•Trees are great for saving on energy costs. They provide shade in the heat of summer which means less need for air conditioning. If they are deciduous (meaning they lose their leaves in winter), trees allow for sun exposure during the winter season.

•Trees add to assessed property values, especially mature trees and fruit trees.

•Trees are a good investment because they return more benefits than the cost.

Environmental Benefits

•Trees sustain the long-term environmental health of the community.

•Trees help moderate the effects of harsh climate. They help filter the intensity of the sun and they regulate temperature, wind, and snow and rain.

•Forested areas have less water runoff and erosion.

•Trees provide a natural filter to stormwater and reduce flooding.

•Groundwater recharge is enhanced in forested areas.

•Trees improve air quality by absorbing carbon and producing oxygen. Trees also filter pollutants from the air.

•Trees provide habitat for birds and other wildlife.

Community Benefits

•Urban trees make walking places safer as they safeguard pedestrians from traffic.

•Trees provide screening and privacy.

•Trees reduce glare and reflection.

•Trees buffer sound, reducing noise pollution.

Aesthetic Benefits

•Trees add to the beauty and peace of our surroundings.

•Trees contribute positively to our quality of life.

•Trees can serve as a source of community pride.

Health Benefits

•Studies have shown that forested areas like parks can reduce blood pressure and benefit the overall emotional and psychological health of individuals.

•Trees help create recreational areas that can be enjoyed by walkers, runners, cyclists, and more.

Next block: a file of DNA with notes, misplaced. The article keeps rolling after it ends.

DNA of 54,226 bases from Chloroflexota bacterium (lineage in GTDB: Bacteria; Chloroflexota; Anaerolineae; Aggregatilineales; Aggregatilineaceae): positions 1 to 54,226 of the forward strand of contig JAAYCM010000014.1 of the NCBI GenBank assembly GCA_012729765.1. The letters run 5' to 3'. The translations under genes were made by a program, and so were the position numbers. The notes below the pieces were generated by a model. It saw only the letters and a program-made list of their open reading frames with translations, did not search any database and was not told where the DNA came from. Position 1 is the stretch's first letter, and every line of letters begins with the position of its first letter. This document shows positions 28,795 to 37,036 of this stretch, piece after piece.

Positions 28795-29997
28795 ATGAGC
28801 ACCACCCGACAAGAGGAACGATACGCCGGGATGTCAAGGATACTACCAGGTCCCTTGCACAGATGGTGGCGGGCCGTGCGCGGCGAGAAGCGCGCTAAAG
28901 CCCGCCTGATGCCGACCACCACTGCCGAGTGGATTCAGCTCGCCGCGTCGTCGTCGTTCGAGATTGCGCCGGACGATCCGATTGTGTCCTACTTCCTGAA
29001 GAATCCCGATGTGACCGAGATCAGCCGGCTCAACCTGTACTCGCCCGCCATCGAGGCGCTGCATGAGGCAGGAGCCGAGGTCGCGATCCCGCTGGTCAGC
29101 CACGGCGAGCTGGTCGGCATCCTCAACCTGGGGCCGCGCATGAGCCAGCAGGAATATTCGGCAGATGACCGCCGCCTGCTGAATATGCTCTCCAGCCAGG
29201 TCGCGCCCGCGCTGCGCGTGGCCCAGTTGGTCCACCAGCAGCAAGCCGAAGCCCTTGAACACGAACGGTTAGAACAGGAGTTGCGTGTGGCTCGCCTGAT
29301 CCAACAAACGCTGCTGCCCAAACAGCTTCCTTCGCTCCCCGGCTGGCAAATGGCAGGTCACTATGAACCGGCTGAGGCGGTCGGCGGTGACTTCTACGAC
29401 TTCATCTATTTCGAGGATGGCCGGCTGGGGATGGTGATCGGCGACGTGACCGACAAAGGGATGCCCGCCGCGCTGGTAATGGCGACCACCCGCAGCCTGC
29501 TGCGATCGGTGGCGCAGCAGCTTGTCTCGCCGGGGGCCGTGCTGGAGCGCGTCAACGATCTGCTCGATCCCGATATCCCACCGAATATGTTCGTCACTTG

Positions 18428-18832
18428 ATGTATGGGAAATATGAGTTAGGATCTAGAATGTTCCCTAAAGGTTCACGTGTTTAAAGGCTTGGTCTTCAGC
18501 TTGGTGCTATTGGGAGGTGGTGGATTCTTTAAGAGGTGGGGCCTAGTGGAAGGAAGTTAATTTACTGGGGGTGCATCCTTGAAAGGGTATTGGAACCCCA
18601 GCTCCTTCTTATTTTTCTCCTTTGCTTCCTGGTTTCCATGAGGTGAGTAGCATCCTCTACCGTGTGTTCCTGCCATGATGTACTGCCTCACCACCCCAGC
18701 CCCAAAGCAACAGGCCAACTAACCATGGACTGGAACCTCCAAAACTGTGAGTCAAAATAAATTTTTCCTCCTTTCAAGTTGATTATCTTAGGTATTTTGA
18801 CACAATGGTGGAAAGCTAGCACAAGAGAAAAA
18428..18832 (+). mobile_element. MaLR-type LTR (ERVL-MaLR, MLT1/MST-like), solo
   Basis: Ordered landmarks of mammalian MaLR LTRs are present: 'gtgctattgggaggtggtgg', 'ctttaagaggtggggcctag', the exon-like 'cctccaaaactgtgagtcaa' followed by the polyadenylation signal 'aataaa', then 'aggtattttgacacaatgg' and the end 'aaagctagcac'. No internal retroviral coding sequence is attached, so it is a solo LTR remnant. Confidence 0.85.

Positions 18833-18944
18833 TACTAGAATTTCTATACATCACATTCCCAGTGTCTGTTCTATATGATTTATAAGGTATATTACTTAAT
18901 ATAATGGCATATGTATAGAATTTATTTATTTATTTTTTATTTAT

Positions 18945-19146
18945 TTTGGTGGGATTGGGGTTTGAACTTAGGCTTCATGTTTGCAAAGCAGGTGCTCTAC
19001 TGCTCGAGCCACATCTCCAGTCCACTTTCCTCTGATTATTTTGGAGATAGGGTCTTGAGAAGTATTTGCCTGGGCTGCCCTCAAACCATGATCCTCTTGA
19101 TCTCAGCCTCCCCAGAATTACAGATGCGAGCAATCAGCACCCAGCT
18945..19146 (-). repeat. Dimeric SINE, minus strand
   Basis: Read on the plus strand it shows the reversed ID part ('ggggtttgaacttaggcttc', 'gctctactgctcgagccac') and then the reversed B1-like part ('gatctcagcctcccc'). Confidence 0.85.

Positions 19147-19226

International Arboriculture Society

Sustainable Urban & Community Forestry

U.S. Forest Service







NCF- Envirothon  -   Scholarship Claim Procedure

To claim your North American Envirothon Scholarship you must do the following:

Contact :  Mr. Clay Burns, Envirothon @ 1-800-825-5547 Ext # 3 or email: to notify him you will be submitting the application to claim your scholarship.  The Scholarship coordinator will require the following information:

Click  here  for :  Scholarship claims documentation.



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Welcome and thank you for your interest in the North American Envirothon, North America's largest high school environmental education competition. To learn more about us, please explore the information and resources available on our website. If you have additional questions or require information, feel free to CONTACT US. We'd love to hear from you!


Since the inception of  the Envirothon ... more than 10 million  people have participated in the program !

Each Year... 500,000 people from 4,000 public and private high schools across North America participate. 

"After being exposed to the Envirothon  program, I began pursuing natural science. After graduating from UNC Chape Hill with a  B.S. in Environmental Science,  I've  been working at the nations's  leading  environmental consulting and engineering firm for water sources"

- Hillary Nicholas

(North Carolina Envirothon Alumni)